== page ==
The findings in this report are subject to at least two limitations.
First, the use of news media reports for mortality surveillance incurs the risk of low sensitivity and specificity. LexisNexis does not include all newspapers and does not include most (e.g., local) television news reports. In this assessment, a LexisNexis search identified only 59.8% of decedents, compared with 87.8% of decedents identified on the two choking-game awareness websites. Even when all newspapers in an area are examined, their sensitivity for unintentional injury surveillance has ranged from 59% for drowning deaths8 to 96% for deaths from fires9 and has been reported as low as 13% for homicides.10 Further, this approach cannot be used to assess or characterize nonfatal injuries resulting from the choking game.2,6,7 Additionally, newspaper reports might attribute deaths to causes or intents that differ from those recorded on death certificates.8 In the design used in this study, information from news media reports could not be subjected to independent verification.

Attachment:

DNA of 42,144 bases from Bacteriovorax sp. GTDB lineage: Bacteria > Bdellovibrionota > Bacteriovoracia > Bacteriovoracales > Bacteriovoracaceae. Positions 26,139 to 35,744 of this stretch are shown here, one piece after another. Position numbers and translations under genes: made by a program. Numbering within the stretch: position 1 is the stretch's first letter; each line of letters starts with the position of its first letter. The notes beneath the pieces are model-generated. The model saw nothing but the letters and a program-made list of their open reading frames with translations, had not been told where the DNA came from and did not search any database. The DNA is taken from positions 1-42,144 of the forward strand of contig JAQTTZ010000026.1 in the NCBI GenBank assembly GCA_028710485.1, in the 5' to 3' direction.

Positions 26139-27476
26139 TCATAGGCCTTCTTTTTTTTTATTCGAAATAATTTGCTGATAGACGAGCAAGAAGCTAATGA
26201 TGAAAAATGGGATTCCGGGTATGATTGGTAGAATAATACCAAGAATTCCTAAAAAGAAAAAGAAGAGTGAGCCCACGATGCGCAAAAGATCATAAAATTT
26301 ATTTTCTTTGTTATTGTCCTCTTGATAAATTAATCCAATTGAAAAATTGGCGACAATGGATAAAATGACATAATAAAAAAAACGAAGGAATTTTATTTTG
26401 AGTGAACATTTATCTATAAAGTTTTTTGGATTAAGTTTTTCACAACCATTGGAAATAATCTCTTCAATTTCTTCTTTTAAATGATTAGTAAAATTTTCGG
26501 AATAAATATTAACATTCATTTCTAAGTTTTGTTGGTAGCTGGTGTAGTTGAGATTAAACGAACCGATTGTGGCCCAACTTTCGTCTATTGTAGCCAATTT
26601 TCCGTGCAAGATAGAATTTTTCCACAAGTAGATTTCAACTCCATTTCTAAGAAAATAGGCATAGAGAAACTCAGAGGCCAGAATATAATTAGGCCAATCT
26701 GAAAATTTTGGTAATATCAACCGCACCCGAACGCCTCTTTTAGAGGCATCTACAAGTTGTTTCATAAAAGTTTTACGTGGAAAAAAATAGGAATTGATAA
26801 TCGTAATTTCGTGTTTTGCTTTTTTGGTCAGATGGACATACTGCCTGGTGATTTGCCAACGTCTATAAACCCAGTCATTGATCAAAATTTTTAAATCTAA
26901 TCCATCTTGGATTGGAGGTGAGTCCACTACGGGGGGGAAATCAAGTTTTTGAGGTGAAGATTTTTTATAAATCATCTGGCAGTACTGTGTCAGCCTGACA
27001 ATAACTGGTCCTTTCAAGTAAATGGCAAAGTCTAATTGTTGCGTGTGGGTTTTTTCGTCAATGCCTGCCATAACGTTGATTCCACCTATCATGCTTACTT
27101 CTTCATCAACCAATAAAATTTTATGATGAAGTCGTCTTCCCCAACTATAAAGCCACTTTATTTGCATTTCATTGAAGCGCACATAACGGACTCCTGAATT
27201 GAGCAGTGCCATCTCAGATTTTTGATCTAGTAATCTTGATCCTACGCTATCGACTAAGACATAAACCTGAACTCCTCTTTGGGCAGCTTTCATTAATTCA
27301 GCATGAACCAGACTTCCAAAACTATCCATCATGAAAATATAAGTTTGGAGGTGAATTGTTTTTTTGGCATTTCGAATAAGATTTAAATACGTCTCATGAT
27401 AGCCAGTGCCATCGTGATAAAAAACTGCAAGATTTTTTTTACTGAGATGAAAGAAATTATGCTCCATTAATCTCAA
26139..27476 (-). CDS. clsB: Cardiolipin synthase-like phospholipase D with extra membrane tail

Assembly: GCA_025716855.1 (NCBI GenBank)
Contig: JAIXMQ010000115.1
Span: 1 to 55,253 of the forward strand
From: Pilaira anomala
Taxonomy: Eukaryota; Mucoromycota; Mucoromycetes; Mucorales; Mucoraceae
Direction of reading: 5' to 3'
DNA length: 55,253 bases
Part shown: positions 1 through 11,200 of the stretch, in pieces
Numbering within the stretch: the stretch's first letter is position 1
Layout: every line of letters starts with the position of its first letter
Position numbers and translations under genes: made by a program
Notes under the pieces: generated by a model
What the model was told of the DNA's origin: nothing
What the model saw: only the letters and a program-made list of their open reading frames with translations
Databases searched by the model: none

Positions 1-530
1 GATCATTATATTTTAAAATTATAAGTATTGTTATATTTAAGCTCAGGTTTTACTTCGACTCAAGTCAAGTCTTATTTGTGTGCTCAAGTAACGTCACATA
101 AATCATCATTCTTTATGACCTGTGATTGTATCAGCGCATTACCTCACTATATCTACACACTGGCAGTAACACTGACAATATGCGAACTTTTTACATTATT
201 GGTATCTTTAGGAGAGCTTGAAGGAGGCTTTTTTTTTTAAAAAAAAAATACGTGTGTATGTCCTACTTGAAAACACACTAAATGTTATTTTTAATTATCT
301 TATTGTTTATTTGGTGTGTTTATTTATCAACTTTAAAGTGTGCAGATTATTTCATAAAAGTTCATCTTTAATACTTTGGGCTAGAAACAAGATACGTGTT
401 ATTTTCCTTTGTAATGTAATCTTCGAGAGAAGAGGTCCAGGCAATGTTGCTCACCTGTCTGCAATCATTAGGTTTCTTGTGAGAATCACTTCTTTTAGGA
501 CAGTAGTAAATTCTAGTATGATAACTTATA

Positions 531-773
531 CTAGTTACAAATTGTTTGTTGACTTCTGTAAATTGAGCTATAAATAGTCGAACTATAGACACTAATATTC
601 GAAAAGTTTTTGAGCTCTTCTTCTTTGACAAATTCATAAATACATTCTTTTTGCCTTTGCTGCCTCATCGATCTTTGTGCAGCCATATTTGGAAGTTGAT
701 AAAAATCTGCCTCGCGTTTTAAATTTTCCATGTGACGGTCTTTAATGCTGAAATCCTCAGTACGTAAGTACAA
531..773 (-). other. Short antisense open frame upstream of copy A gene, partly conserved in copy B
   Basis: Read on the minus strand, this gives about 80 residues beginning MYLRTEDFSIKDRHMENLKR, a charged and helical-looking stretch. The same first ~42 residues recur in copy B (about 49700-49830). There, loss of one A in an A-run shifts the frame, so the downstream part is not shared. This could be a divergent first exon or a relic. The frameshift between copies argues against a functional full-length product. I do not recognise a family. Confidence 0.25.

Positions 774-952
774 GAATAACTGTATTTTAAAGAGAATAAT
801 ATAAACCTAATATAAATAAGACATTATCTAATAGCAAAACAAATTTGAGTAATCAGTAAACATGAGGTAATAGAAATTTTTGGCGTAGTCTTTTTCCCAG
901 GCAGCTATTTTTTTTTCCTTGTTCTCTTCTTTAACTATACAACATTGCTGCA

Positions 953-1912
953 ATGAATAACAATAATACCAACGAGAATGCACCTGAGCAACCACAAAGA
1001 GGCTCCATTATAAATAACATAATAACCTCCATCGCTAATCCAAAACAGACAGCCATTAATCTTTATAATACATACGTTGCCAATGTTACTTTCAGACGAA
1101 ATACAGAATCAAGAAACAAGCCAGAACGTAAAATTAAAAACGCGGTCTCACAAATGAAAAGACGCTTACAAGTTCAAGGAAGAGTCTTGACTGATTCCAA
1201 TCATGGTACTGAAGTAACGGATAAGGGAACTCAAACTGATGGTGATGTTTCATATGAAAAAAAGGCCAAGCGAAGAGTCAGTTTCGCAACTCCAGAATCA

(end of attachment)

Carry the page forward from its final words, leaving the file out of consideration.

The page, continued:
Second, news media reports usually did not provide information on characteristics such as race/ethnicity, education, income, or the role of influence by peers or the media/Internet; therefore, analysis of these characteristics was not possible.